Polity - MCQ Online Test (1)

30 Questions MCQ Test Polity and Constitution (Prelims) by IAS Masters | Polity - MCQ Online Test (1)

Attempt Polity - MCQ Online Test (1) | 30 questions in 30 minutes | Mock test for UPSC preparation | Free important questions MCQ to study Polity and Constitution (Prelims) by IAS Masters for UPSC Exam | Download free PDF with solutions

Consider the following statements

1. As per the Independence Act of 1947, the Constitution Assembly was to become the first domain
2. The Constitution Assembly was not a fully sovereign body.

Which of the following above is/are true?


India Independence Act of 1947: Legislation for the new dominions:
1. The existing legislative setup was allowed to continue as Constitution making body as well as a legislature. (Temporary Provisions as to the Government of Each
New Dominion.)
2. The legislature of each dominion was given full powers to make laws for that dominion, including laws having extraterritorial operation.
3. No Act of Parliament of UK passed after the appointed date would be extended to the territories of new dominions.
4. No law and provision of any law made by the legislature of the new dominions shall be void or inoperative on the ground that it is repugnant to the law of England.

5. The Governor-General of each dominion had full powers to give assent in His Majesty’s name to any law of the legislature. [Configuration of Pakistan’s
Constitution Assembly (CAP I): 69 members of the central legislature + 10 immigrant members= 79]


Among the committees of the Constitution Assembly, the most important committee was the Drafting Committee. Who among the following were NOT the members of the committee?

1. N.GopalaswamyAyyangar
2. Syed Mohammad Saadullah
3. T.T. Krishnamachari
4. Dr.K.M.Munshi

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The Drafting Committee was set up on August 29, 1947. It was this committee that was entrusted with the task of preparing a draft of the new Constitution. It consisted of seven members. They were:

1. Dr B R Ambedkar (Chairman)

2. N Gopalaswamy Ayyangar

3. Alladi Krishnaswamy Ayyar

4. Dr K M Munshi

5. Syed Mohammad Saadullah

6. N Madhava Rau (He replaced B L Mitter who resigned due to ill-health)

7. T T Krishnamachari (He replaced D P Khaitan who died in 1948)


Which one of the following statements does not explain the broader notion of Development?


State Emergency or President’s Rule can be applied to an Indian state on which of the following grounds?
1. Failure to comply with Center’s directions
2. Breakdown of the Constitutional machinery in the state
3. Threat to the financial stability of the state
4. Internal aggression in the state

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President’s Rule
Grounds of Imposition

Article 355 imposes a duty on the Centre to
ensure that the government of every state is
carried on in accordance with the provisions of the Constitution. It is this duty in the
performance of which the Centre takes over the government of a state under Article 356 in case of failure of constitutional machinery in state. This is popularly known as ‘President’s Rule’. It is also known as ‘State Emergency’ or ‘Constitutional Emergency’.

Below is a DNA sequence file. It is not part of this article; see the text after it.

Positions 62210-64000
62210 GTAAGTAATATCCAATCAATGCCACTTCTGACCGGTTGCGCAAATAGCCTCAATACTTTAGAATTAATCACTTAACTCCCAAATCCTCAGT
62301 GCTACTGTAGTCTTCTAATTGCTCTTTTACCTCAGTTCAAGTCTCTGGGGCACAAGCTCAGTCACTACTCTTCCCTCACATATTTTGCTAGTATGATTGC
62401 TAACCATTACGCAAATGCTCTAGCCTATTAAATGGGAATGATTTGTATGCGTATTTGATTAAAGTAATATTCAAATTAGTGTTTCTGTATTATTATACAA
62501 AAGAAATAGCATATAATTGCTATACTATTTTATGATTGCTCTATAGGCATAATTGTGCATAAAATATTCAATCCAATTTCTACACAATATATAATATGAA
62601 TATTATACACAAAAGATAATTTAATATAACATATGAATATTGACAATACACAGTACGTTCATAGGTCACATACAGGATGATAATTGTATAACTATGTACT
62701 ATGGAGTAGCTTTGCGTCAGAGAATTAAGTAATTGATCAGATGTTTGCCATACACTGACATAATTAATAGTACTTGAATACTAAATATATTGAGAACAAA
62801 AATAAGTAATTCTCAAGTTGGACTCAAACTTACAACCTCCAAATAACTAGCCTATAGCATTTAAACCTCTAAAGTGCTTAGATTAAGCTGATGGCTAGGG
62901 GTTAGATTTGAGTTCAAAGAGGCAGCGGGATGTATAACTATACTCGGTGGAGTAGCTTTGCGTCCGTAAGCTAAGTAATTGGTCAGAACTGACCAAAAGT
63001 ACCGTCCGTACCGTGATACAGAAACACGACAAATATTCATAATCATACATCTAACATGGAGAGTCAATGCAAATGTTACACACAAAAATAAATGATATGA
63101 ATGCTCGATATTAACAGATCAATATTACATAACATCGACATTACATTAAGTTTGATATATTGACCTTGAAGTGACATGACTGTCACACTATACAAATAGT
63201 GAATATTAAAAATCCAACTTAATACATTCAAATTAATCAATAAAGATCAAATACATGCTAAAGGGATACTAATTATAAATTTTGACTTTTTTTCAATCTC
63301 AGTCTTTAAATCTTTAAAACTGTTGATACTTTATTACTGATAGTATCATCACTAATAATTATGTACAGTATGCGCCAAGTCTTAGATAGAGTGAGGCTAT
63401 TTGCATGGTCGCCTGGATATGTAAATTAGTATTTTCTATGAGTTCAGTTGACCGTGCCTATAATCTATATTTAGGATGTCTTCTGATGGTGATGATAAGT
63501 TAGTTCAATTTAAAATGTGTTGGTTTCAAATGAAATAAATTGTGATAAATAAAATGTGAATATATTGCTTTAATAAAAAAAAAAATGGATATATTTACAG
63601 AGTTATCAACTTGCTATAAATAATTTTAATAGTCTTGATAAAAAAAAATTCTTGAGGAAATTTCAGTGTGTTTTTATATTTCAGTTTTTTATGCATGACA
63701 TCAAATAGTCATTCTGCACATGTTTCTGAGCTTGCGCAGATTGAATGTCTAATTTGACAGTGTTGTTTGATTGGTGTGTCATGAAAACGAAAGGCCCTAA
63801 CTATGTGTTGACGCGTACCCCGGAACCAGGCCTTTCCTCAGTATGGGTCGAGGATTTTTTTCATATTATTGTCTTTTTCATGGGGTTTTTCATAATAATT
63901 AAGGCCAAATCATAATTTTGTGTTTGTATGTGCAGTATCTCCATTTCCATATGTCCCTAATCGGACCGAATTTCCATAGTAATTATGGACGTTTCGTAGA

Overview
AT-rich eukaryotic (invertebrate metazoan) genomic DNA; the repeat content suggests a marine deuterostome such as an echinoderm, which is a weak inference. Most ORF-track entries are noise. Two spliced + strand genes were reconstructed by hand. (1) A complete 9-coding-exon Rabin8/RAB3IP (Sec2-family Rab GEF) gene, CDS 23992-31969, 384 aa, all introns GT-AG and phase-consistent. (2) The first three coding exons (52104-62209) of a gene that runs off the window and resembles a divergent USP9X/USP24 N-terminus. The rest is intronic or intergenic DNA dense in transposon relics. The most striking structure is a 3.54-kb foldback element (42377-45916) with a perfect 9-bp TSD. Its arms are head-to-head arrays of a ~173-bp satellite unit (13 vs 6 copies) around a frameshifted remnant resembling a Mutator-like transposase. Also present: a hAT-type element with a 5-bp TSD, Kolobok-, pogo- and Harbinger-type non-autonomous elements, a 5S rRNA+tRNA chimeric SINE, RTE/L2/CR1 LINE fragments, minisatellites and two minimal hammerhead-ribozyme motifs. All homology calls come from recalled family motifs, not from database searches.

The President’s Rule can be proclaimed under Article 356 on two grounds—one mentioned in Article 356 itself and another in Article 365:

1. Article 356 empowers the President to issue a proclamation, if he is satisfied that a
situation has arisen in which the government of a state cannot be carried on
in accordance with the provisions of the Constitution. Notably, the president can act either on a report of the governor of the state or otherwise too (i.e., even without
the governor’s report).

2. Article 365 says that whenever a state fails to comply with or to give effect to any
direction from the Centre, it will be lawful for the president to hold that a situation has arisen in which the government of the state cannot be carried on in accordance with the provisions of the Constitution.


Consider the following statements about the Preamble of the Constitution

1. The Preamble is not justiciable.
2. It declares the nature of the Indian state.
3. It envisages political as well as social ideals.

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In any Written Constitution, Preamble is needed for following four reasons or may also be said to be the main four Ingredients or Components of a Written Constitution -

1. It declares the ultimate source of authority
such as "We the people of India"

2. It declares the type of Government such as "Sovereign, Socialist, Secular, Democratic Republic”

3. It decides the objective of administration
such as social, economic and political

4. It declares the date of adoption of
Constitution that is 26th November, 1949.


Consider the following statements

1. Union of India is a wider expression than the Territory of India.
2. India can acquire foreign territories according to models recognized by international law.
3. Parliament can establish new states that were not a part of the Union of India.

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With reference to the government in India,
the two terms namely “Union of India” and